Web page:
by Mark Aragona
It’s not yet the level of KITT from the Knight Rider series, but it’s getting close.
Germany’s Free University has created a pilotless car that can drive from one destination to another, without having to rely on human control. There was a driver present in the test drive to take over in case of an emergency, but he wasn’t necessary except to comply with city regulations. The car itself maneuvered through Berlin traffic without any difficulty at all. The testers simply entered instructions into the system before letting the car take over. Using an array of sensors and cameras, the car develops an electronic image of its surroundings, allowing it to navigate its way through the streets.
The benefits of this technology are tremendous: For one, it eliminates the need to have another driver pick you up. The car drives itself, essentially making you a passenger. Sharing a car becomes easier as the car may take its passengers to their separate locations before heading back home. Moreover, people with disabilities will have a chance to drive wherever they please.
Of course, this raises the question—are people ready for such a car? Considering that many drivers have a tendency to drive “their way”, many car owners will be reluctant, even hostile, towards anything that impinges on their autonomy as drivers. They will want to use their own judgment on when to overtake, change lanes, idle or park.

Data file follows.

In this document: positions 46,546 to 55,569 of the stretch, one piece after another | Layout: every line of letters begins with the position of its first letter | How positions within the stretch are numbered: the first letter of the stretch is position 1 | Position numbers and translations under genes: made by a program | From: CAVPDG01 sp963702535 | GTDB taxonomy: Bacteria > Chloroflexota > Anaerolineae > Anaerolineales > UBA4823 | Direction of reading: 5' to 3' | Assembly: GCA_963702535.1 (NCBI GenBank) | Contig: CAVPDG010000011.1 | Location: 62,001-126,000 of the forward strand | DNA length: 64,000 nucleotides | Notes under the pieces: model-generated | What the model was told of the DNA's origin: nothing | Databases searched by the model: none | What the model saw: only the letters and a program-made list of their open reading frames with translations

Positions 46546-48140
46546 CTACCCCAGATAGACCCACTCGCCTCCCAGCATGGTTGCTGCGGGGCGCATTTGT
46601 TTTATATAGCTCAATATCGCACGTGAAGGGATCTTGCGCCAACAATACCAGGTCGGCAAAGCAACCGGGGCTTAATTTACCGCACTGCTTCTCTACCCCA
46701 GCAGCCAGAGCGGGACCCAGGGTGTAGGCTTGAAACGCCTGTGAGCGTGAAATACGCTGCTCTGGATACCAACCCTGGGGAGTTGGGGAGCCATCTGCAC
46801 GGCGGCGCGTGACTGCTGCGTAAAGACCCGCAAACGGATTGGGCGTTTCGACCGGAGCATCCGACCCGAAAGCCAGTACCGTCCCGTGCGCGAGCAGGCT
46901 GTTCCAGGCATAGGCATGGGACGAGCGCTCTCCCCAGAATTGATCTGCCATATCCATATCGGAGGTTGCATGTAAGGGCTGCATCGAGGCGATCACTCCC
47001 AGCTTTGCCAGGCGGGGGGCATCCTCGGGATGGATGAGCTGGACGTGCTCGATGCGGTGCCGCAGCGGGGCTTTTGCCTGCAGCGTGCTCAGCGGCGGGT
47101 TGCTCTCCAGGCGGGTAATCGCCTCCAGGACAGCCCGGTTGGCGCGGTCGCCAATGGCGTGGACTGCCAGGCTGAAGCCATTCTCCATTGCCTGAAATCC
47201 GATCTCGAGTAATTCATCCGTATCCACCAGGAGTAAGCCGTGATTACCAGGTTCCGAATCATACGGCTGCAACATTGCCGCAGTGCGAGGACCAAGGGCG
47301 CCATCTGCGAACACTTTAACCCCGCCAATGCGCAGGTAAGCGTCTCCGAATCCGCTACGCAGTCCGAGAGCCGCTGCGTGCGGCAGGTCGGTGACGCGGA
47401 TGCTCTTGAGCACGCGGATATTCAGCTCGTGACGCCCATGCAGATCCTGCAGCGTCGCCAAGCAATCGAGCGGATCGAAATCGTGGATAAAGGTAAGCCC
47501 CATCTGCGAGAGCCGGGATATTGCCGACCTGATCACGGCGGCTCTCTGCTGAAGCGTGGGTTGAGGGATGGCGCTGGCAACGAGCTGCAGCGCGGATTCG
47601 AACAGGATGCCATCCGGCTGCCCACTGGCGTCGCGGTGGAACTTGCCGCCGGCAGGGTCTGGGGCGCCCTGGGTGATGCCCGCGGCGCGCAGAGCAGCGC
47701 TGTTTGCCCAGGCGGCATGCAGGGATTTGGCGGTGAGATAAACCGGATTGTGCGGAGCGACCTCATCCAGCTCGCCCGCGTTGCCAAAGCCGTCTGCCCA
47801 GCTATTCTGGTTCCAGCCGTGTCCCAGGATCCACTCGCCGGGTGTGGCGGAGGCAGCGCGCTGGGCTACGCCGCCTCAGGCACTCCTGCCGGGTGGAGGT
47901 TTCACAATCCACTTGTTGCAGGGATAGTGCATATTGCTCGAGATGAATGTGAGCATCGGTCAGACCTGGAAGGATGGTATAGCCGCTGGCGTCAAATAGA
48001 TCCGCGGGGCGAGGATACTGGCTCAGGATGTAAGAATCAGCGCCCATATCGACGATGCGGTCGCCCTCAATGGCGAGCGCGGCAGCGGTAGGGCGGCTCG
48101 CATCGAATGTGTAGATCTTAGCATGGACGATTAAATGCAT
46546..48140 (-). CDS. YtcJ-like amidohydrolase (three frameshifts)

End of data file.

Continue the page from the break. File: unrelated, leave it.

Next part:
On the other hand, there’s the recent incident with Google’s own self-driving car, wherein an accident was caused not by the computer system but by the human driver himself! Unlike machines, humans can be distracted, fatigued, stressed or under the influence of drugs and alcohol. Not to mention they are not always inclined to follow traffic and safety rules as well as bad habits that involve speeding, tail-gaiting, freeway games, cutting, illegal parking, and so on. Having the machines take over may reduce the costs of traffic and even save lives.
Is there some middle ground in all this? Both the government and the car manufacturers need to hash out the gray areas that comes with this marketable new technology. Furthermore, they have to tackle the inevitable problem that will come up during accidents: will it be the fault of the car owner or the car manufacturer?
As of now, the cost of self-driving cars is still prohibitive, but several car companies forsee that a production model will be available for consumers in 2018. With General Motors, Volvo, Audi, Google and many other companies vying to produce the first mass-produced driverless car, it seems inevitable that driver autonomy will soon be taking a back seat.